Re "The Sandkings," I haven't read the story, but the new Outer Limits pilot version of it was really something. Now there was a series for the dark and dystopic-minded.

Sturgeon's Neoterics were penultimately quite a bit more tractable than the Sandkings, but ultimately, as the story leaves them, who knows?

I'll look for "It."

At 9:00 AM, Anonymous Anonymous said...

George R.R. Martin is a prolific blogger himself:

At 10:01 AM, Blogger Art Durkee said...

That's an interesting take on the Tarkovsky version. I admit I don't know it as well as you do. I suppose it would be worth seeing both versions side by side at some point. Obviously the Lem novel has room in it for some breadth of versions.

Javanese is a language chock full of onomatopeia. The word for mosquito is "nyamuk," the phrase for frogs croaking is "kodok ngorek," which is pretty how the frogs sound out in the rice paddies.

Here's a recording I made years ago out in the rice fields at night:

Ambient/techno is where, I think, a lot of the creativity that's been leeched out of rock and roll by the music biz has ended up. Electronica is full of interesting artists. I'm working on my own "spacemusic" project, off and on for the past couple of years:

And then there's Industrial. Bands like Ministry, or Cleveland's own Nine Inch Nails (I have Trent Reznor stories, aha). Ministry actually did a cameo in the Spielberg film "AI" as the house band during that "robot destruction carnival" scene.

At 10:07 AM, Blogger Art Durkee said...

Actually, "AI" takes us back to cyberpunk, even if it's a very watered-down variety. That movie was based on a Brian Aldiss story ("Supertoys Last All Summer Long," if I recall); Aldiss has some interesting things to say about the story adaptation process between himself and first Kubrick and later Spielberg. Aldiss is pretty negative, but I don't actually hate the movie.

The cyberpunk elements of "AI" lie mostly in the carnival scene, and the two robots taking off on their own, unsupervised. Cyberpunk as a genre does get into the free will question, and asks some of the same questions as "AI" in terms of, What does it really mean to have intelligence? are humans as unique in that aspect as they think? does machine intelligence also have a soul?

In one way, I suppose, one can look at all this as post-Frankenstein, in that that novel asked many of those same questions. It's a very moral book, in its way.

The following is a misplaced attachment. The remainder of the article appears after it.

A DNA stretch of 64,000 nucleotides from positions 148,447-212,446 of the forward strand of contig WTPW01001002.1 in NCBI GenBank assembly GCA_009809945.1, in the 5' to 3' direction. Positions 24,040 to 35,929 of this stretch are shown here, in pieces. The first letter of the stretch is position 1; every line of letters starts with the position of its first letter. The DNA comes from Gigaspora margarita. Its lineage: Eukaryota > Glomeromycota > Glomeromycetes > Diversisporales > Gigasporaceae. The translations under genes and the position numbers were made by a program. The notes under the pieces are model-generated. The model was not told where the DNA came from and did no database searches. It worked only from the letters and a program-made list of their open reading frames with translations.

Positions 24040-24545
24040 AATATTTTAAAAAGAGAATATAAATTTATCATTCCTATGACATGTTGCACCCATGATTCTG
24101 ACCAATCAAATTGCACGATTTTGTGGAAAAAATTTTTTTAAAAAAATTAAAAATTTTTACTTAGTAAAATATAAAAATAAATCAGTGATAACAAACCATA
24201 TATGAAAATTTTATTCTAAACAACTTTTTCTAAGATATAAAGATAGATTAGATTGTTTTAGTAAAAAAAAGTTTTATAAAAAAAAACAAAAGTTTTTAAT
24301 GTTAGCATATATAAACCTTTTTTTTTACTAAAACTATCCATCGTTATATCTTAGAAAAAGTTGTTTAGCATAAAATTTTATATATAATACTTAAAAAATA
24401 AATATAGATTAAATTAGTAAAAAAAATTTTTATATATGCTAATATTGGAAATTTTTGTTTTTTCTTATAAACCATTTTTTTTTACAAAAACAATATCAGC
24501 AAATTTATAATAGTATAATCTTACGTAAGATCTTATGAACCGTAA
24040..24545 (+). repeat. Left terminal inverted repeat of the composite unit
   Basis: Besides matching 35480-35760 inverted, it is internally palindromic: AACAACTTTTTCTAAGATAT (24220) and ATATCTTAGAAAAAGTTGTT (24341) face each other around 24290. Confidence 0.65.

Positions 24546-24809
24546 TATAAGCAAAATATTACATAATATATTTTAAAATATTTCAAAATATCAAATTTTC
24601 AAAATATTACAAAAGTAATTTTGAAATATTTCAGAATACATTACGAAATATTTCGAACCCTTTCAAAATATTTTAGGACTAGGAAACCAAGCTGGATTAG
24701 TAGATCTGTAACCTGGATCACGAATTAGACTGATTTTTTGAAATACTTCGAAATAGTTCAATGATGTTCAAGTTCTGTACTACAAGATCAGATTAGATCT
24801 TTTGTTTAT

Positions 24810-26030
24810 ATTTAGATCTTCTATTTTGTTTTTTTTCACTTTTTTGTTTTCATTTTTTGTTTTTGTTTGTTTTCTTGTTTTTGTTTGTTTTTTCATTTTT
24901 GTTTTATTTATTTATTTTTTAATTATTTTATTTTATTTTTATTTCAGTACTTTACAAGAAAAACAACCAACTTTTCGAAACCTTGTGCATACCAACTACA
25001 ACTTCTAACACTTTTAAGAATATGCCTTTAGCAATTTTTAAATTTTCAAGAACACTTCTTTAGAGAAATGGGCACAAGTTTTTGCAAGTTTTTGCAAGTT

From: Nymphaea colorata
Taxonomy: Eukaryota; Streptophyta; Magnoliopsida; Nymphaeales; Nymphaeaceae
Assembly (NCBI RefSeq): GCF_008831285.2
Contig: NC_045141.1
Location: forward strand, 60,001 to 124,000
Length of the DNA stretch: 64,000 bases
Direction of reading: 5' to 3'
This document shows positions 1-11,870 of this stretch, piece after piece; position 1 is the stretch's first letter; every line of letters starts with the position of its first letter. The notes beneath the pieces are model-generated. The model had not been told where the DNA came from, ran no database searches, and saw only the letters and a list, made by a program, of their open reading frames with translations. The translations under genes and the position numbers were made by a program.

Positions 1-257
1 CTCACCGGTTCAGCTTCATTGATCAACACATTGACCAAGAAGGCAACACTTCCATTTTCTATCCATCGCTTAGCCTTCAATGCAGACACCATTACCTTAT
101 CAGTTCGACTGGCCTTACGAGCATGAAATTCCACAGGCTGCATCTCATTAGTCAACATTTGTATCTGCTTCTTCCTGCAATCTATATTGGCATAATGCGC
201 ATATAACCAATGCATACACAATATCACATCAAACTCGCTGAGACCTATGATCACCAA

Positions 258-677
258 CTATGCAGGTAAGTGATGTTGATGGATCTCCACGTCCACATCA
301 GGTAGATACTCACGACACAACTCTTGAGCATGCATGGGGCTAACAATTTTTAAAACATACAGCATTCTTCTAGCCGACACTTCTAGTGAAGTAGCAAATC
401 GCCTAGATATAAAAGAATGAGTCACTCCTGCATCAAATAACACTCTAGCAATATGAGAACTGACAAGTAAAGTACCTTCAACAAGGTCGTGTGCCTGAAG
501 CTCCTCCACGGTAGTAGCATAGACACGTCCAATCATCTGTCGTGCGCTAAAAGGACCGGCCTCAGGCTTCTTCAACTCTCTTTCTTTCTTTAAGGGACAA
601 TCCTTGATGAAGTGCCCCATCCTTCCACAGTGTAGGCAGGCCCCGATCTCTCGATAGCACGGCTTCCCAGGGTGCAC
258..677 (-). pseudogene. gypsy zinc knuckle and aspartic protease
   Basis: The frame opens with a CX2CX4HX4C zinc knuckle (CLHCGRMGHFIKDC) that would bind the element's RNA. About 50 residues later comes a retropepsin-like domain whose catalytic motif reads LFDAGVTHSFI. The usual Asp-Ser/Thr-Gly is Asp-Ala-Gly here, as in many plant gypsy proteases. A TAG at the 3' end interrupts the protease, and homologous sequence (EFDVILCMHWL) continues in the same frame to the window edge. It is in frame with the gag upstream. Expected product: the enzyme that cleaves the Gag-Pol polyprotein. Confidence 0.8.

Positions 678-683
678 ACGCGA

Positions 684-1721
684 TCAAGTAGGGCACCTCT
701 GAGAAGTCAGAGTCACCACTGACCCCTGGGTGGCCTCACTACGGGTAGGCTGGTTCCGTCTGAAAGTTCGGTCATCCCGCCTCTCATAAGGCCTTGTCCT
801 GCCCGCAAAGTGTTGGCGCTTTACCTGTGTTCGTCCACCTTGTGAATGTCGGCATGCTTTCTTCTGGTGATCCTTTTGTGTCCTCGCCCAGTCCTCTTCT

At 2:12 PM, Blogger John Ettorre said...

Pho/Scott, I like the line about the world finally getting weird enough to catch up to Gibson. Obviously, you've all convinced me by now that I've been missing something worthwhile. But by all means continue to educate me and us.

At 2:52 PM, Blogger Art Durkee said...

I tell people that the world finally got weird enough to catch up to Gibson.

Anyway, even his most far out cyberpunk speculative fiction is character driven and multi-layered.

Yeah, I agree. I think you've stated something that makes for good fiction, period. Not that there is no narrative, but it's not plot-DRIVEN, but arises from the way a character would respond to a situation. The people come over as more real and human, that way. Thanks for the nicely-stated insight.

This is one aspect of what lay behind my original comment about a lot of good writing being in the "genres" these days instead of "serious literature" fiction. I do agree that a lot of serious fiction is crap, I really do.

At 4:33 PM, Blogger John Ettorre said...

Art, I'd partially-bordering-on-largely agree with you about literary fiction. First of all, I think much of it speaks to female interests more. But I'd recommend you try some Richard Ford, for instance. His novels about middle age and loss and spiritual (and other kinds of) uncertainty are wondrous to behold. I could name a handful of other authors for you, but he's the first and best name that occurs to me, so do consider sampling his stuff if you can. I haven't written nearly enough about him here, but I did include this little piece some time ago:

At 10:25 AM, Anonymous Anonymous said...

Ford is obviously a real Bush fan (sarcasm). I'm ready to read about some middle-aged angst, so I will check him out.

I didn't feel that "AI" addressed those big questions that Art listed. The movie really puts the arm on you emotionally, the same way the "Pinocchio" story does. That's surely the Spielberg touch. The main actor, Haley Joel Osment, did a fine job, but the movie didn't work as a whole for me, despite many good things in it.

Art, I hope to be able to listen to some of your music tomorrow.

At 8:55 AM, Anonymous Anonymous said...

Returning to the original topic (gasp!), I found these corollary comments by William Gibson on the popular blog Boing Boing. He refers to NSA wiretapping and the broader question of what it all means:

"When I got up this morning and read the USA Today headline, I thought the future had been a little more evenly distributed. Now we've all got some..."

"I don't think species know what they're about. I don't think humanity knows why we do any of this stuff. A couple hundred years down the road, when people look back at what the NSA has done, the significance of it won't be about terrorism or Iraq or the Bush administration or the American Constitution, it will be about how we're driven by emerging technologies and how we struggle to keep up with them..."